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Department of Home Affairs Annual Report omits information on how much money department has spent defending legal claims against it
Legal claims against department cost South African public and individuals being denied services
DA to submit further questions on legal costs
The pending legal claims of R6.862 billion against the Department of Home Affairs have been well publicised since the release of the department's 2009/10 annual report during last week. However, what the annual report does not tell the South African public is how much has been spent by the Department on defending legal challenges and on paying the costs of those challenges during the past financial year. This is most concerning, as in many instances, the legal challenges are ones in which the Department has failed to deliver basic services, or acted in a potentially unlawful manner. R6.7 million was budgeted for legal consultants, but the actual costs incurred for such consultants was R23.7 million (up 124% from R10.6 million in 2008/09). And yet, no indication is given of actual costs incurred in settling these claims against the department.
A quick review of cases heard in our courts during the 2009/10 financial year reveals a disturbing trend with respect to this Department. The following selection of cases, and comments by attorneys and judges involved, provides a glimpse into the level of dysfunctionality that leads to the department losing one legal battle after another:
• May 2009, Lawyers for Human Rights press release
"On 10 May 2009, the day the Department of Home Affairs welcomed its new Minister, Home Affairs illegally deported an asylum seeker to the Democratic Republic of Congo...The deportation is a blatant violation of South Africa's domestic and international legal obligations, which prohibit returning an asylum seeker to an area where he risks persecution. Further, the deportation occurred just two days before his case against Home Affairs was to be heard in the Johannesburg High Court.
This is the fourteenth court case brought by LHR in the past three months challenging the unlawful arrest and detention of asylum seekers. In eleven of these cases, the court ordered the release of the applicant from Lindela Holding Facility. In the remaining two cases, Home Affairs agreed to release the detained person on the morning of the court hearing, after the detainee had been subjected to months of unlawful detention."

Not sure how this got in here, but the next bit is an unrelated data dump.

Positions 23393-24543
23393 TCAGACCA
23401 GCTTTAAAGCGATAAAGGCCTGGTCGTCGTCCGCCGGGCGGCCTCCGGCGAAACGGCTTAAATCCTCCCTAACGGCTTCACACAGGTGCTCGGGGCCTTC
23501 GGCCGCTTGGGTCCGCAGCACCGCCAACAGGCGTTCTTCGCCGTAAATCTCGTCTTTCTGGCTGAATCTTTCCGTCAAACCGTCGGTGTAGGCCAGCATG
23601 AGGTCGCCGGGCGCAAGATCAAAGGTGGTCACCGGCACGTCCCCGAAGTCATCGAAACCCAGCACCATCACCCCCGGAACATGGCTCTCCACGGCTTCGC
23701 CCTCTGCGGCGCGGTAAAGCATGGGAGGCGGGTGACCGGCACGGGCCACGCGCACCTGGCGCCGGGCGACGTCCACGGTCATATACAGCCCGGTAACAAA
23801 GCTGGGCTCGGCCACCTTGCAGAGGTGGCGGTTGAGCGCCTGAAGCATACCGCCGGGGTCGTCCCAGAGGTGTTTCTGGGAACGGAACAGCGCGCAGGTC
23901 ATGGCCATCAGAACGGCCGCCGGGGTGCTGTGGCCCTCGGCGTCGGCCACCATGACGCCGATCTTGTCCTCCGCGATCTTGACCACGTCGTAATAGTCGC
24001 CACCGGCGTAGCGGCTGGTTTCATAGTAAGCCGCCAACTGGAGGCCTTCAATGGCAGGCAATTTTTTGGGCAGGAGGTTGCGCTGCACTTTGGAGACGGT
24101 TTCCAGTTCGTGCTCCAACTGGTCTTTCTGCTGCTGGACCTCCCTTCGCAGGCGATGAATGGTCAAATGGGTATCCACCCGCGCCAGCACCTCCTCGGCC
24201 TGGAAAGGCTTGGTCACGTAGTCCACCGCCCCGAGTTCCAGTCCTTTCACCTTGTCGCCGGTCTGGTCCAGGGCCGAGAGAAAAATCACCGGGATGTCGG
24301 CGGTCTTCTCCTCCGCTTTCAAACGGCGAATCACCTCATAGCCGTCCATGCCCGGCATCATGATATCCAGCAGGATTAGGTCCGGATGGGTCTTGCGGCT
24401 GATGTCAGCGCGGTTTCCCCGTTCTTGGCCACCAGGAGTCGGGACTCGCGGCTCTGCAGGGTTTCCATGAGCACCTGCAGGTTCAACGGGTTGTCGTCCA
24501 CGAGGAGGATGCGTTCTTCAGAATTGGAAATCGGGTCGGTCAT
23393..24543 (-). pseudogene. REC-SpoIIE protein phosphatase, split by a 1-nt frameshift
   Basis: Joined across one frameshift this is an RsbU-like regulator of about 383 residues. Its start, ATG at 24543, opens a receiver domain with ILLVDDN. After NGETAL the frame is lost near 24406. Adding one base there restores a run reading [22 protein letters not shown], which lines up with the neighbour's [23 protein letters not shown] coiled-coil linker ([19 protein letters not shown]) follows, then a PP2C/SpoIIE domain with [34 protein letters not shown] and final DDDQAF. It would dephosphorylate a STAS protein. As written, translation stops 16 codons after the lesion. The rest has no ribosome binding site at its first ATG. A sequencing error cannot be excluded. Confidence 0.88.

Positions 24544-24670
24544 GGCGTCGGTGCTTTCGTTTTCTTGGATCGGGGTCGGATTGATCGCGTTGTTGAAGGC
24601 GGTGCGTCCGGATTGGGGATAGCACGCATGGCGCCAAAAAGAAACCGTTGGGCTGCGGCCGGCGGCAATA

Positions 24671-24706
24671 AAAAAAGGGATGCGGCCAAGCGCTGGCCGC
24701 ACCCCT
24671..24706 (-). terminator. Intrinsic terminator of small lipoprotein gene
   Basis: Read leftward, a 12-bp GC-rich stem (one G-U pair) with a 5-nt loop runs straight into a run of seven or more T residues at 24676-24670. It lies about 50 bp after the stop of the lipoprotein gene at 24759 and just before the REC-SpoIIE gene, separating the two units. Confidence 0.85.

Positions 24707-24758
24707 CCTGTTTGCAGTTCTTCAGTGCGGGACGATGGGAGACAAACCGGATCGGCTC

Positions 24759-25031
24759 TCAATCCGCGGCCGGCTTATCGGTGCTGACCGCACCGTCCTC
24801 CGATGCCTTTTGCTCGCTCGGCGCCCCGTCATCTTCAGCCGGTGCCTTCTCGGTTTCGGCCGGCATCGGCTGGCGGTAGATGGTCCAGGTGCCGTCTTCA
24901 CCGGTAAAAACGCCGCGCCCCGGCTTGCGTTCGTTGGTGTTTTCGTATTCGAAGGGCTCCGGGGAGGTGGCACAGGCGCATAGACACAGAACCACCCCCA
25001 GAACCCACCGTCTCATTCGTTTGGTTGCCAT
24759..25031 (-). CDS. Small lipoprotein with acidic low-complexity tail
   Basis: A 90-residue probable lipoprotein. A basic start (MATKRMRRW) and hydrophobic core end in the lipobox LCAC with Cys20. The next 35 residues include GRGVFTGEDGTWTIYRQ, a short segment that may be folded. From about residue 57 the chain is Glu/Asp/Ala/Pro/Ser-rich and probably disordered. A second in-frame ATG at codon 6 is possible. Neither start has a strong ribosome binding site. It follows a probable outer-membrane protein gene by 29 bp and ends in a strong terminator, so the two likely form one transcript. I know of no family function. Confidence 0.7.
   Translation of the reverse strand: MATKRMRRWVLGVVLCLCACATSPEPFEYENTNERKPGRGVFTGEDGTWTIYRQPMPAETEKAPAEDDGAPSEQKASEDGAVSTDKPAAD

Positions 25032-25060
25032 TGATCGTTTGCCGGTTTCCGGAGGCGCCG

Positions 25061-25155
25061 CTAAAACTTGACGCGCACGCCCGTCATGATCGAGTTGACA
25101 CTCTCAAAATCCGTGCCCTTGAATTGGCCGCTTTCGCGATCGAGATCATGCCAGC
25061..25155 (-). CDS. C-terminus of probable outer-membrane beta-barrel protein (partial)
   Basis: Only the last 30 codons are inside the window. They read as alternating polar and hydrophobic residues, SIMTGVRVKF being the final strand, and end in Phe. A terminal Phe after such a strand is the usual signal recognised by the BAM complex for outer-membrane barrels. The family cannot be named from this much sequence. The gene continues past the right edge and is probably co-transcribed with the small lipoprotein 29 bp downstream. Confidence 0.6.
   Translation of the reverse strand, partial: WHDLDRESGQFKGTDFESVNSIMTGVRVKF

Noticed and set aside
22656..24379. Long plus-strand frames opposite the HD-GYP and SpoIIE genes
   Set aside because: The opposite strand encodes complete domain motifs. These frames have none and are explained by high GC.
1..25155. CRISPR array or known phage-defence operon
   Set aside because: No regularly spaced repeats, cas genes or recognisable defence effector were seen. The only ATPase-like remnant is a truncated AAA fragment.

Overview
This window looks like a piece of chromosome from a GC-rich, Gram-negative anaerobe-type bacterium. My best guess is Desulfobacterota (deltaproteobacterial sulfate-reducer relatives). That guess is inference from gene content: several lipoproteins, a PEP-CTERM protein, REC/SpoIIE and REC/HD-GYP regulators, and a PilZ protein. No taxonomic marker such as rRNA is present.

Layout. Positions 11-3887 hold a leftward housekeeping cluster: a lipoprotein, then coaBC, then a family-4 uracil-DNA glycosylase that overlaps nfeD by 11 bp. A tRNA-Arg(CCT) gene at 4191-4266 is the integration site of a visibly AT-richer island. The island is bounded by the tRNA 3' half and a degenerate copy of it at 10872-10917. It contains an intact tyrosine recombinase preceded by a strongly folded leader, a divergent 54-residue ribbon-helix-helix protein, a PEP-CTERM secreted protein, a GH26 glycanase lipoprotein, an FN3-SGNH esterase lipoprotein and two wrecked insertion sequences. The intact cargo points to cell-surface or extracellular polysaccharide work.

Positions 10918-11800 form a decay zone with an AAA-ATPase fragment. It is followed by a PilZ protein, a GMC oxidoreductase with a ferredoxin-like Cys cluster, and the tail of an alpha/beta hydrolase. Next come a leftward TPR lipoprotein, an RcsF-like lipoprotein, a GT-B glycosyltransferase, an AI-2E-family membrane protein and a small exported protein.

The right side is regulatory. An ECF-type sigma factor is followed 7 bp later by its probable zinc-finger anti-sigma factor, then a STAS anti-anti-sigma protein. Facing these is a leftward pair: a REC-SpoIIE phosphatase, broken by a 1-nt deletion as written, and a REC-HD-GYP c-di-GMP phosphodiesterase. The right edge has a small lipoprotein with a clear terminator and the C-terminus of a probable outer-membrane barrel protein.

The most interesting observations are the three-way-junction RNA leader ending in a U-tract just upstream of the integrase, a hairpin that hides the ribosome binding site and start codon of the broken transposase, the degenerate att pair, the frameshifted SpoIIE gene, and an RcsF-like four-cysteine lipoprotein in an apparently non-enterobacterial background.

• January 2010, South Gauteng High Court, Johannesburg, Aruforse v Minister of Home Affairs and Others
Judge Meyer commented: "A detained person has an absolute right not to be deprived of his freedom for one second longer than necessary by an official who cannot justify his detention... ordered to cause the immediate release of the applicant from the Lindela Holding Facility in Krugersdorp...The first and second respondents are ordered to pay the applicant's costs of this application."
• May 2010, News 24: South Africa's Lawyers for Human Rights at the weekend secured the release of a Zimbabwean human rights defender, Petro Chatiza at the South Gauteng High Court... Gina Snyman of Lawyers for Human Rights represented Chatiza... "Home Affairs have caused this man an abhorrent injustice. Our courts have consistently held that a person should not be detained for one second longer than authorities can justify the detention, but Home Affairs acts with no urgency or recognition of the rights of the people it detains," said Snyman in a statement. "It's also appalling that our client had to borrow a smuggled telephone from a fellow detainee to get word out of his detention, and that we only knew of it via Amnesty International in London."
• July 2010, Eastern Cape High Court, Grahamstown, Ncube v Minister of Home Affairs and Others
Review of refusal to grant a work permit
Judge Revelas commented : "The history of the matter...serves to illustrate the continued unfair treatment of the first appellant and the irrational and malevolent manner in which his attempts to legalise his status were dealt with by Home Affairs..."
The Department is currently facing a court challenge by four couples, in an attempt to force the issue of the relevant spousal permits, while two asylum seekers have initiated a court case in Cape Town to force the Department to consider asylum applications at any centre in South Africa. The Forum of Immigration Practitioners of South Africa (FIPSA) is dealing with many permit applications which are taking the department between four and six months to process, despite the statutory requirement that such applications are to be dealt with within 30 days. FIPSA is considering legal action to force the Department to comply with its own laws.
All of these cases, as well as the many others, along with the attached costs, are as a result of the Department simply not doing its job.
It is concerning when people have to take the Department to court in order for it to perform its mandated duties. Furthermore, this comes at great expense not only to the South African public - money which is now subsidizing the legal battles of a dysfuncional Department - but also at great cost to the person who is being denied services from the Department.
The Democratic Alliance (DA) will submit questions to the Minister in this regard, and will make the reply public. More importantly, the DA will continue to use all available tools to compel the Department to deliver on its own value statement and become efficient and professional, thus obviating the need to defend patently justified court challenges.